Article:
I can kind of see – in a hazy, shimmering sort of way – an idea of Britain that I WOULD actually be able to belong to.

And certainly:

…every single English person who learns Welsh brings us one step closer to understanding each other – to building a world where the Welsh and the English are naturally friends with each other (and wouldn’t THAT be an improvement?!).

So if you know anyone in England who’s interested in Wales, do please share this with them, and they might end up becoming Welsh speakers…

Either in a matter of months on our brutal 6 month course:

or a bit more leisurely on our slightly more sane ‘6 Minutes a Day’ course:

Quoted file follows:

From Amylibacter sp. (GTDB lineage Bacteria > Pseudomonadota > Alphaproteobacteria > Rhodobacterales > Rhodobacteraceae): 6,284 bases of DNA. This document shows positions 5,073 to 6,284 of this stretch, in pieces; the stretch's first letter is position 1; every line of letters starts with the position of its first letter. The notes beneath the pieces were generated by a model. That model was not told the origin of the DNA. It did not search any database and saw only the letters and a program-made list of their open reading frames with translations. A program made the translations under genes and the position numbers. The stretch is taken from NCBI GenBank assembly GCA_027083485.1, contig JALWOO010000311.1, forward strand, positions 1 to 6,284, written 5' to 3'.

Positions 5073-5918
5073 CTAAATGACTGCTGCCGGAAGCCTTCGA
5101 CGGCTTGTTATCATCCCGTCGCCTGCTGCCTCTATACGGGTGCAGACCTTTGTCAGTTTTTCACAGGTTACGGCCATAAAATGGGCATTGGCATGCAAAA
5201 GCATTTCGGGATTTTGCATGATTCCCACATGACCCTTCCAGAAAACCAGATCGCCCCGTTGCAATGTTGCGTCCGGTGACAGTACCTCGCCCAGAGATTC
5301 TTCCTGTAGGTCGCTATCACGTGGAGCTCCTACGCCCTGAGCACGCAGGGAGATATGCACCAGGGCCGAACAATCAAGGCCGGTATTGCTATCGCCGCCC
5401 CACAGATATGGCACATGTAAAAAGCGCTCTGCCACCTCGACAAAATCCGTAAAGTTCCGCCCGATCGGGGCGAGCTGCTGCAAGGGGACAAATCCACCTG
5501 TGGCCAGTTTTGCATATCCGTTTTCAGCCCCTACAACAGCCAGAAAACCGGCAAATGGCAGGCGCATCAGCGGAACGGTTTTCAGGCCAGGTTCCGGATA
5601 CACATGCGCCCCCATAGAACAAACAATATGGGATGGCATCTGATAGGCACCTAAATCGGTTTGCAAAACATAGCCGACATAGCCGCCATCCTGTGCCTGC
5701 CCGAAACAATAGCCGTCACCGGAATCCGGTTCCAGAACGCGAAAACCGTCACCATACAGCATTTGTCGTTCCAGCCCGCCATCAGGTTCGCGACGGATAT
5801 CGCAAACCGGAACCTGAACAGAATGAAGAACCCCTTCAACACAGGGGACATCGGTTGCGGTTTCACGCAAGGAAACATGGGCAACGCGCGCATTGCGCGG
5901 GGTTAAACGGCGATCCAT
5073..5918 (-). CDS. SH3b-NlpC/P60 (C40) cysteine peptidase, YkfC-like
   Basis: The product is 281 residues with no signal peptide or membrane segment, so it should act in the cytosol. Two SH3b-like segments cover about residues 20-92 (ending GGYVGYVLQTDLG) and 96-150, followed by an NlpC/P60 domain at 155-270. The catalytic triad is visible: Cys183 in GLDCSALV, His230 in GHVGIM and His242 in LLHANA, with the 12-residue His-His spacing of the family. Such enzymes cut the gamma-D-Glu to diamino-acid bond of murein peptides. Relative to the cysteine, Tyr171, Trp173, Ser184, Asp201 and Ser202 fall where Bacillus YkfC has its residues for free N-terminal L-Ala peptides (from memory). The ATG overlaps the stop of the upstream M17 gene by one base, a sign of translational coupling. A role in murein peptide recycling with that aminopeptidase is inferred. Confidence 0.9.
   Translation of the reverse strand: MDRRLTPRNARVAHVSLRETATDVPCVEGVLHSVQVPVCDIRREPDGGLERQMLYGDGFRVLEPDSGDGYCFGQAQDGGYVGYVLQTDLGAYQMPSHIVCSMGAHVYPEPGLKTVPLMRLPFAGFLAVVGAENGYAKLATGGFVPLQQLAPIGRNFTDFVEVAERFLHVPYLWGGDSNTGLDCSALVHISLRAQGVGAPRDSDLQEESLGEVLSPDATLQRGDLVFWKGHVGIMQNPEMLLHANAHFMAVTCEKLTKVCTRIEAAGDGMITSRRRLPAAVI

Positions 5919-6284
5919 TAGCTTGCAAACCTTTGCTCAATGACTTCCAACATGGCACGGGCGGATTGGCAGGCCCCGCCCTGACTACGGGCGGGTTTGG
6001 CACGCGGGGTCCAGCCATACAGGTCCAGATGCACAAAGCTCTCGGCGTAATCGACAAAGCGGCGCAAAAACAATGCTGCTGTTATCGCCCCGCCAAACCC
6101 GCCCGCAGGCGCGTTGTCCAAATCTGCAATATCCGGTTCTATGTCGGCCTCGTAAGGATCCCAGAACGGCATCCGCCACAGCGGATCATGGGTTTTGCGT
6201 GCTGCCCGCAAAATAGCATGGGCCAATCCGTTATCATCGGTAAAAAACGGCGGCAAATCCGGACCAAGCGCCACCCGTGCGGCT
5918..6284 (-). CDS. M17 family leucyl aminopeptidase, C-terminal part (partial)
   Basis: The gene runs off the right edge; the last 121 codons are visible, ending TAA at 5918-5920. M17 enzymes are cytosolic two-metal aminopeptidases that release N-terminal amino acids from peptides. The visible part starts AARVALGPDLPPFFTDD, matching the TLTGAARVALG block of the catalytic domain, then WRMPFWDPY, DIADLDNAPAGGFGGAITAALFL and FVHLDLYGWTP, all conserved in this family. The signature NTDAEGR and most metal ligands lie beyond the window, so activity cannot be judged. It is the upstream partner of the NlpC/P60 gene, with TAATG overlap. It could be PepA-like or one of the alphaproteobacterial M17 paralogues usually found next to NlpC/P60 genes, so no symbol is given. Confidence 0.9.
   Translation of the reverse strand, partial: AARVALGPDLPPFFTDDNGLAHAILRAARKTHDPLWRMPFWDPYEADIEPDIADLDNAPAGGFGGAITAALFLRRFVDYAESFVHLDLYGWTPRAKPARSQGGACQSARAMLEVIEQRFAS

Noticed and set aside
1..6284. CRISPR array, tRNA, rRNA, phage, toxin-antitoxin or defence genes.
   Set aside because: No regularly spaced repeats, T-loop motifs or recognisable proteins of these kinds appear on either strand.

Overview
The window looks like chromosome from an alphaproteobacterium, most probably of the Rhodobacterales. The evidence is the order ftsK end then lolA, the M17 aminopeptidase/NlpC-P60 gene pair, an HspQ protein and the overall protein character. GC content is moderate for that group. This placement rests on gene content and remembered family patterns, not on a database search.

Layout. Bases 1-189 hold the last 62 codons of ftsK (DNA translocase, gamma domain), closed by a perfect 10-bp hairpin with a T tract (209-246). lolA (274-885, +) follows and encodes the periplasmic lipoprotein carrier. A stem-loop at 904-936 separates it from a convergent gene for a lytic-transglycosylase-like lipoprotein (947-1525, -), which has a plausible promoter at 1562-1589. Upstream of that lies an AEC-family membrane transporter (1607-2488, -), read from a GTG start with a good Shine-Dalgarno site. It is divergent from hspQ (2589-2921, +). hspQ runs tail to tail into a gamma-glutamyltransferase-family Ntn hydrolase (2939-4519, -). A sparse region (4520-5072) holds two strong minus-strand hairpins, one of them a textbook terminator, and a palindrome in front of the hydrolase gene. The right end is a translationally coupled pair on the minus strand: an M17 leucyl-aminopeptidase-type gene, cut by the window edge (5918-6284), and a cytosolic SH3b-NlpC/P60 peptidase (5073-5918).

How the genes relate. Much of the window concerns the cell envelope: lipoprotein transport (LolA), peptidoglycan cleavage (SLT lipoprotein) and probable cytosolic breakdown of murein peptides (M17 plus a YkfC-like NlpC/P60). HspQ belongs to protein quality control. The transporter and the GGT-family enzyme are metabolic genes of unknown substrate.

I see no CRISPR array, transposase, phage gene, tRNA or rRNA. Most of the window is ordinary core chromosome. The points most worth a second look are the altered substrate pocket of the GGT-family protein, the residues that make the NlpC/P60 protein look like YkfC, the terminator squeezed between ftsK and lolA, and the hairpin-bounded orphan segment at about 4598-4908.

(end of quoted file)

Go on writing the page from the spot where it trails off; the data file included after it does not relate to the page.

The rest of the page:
9 responses to “So why are English people interested in learning Welsh?

  1. * [Actually, this can make things a little tricky for them, sometimes – it can be a bit of a strange sore spot for Welsh people who don’t speak the language]

    This was the fear I had about using the Welsh language ‘in the wild’ in the year I lived in Wales that stopped me doing so more than I did.

  2. I found myself commenting on Twitter the other day that “mae’r gair [British] yn cael ei ddefnyddio i guddio mwy nag un hunaniaeth” — in that I always describe myself in English as “British”, but now that I speak Welsh I always describe myself in Welsh as “Sais”. And I think that for me it’s not that I have this particularly positive vision of Britain, so much as something rather messier and less coherent.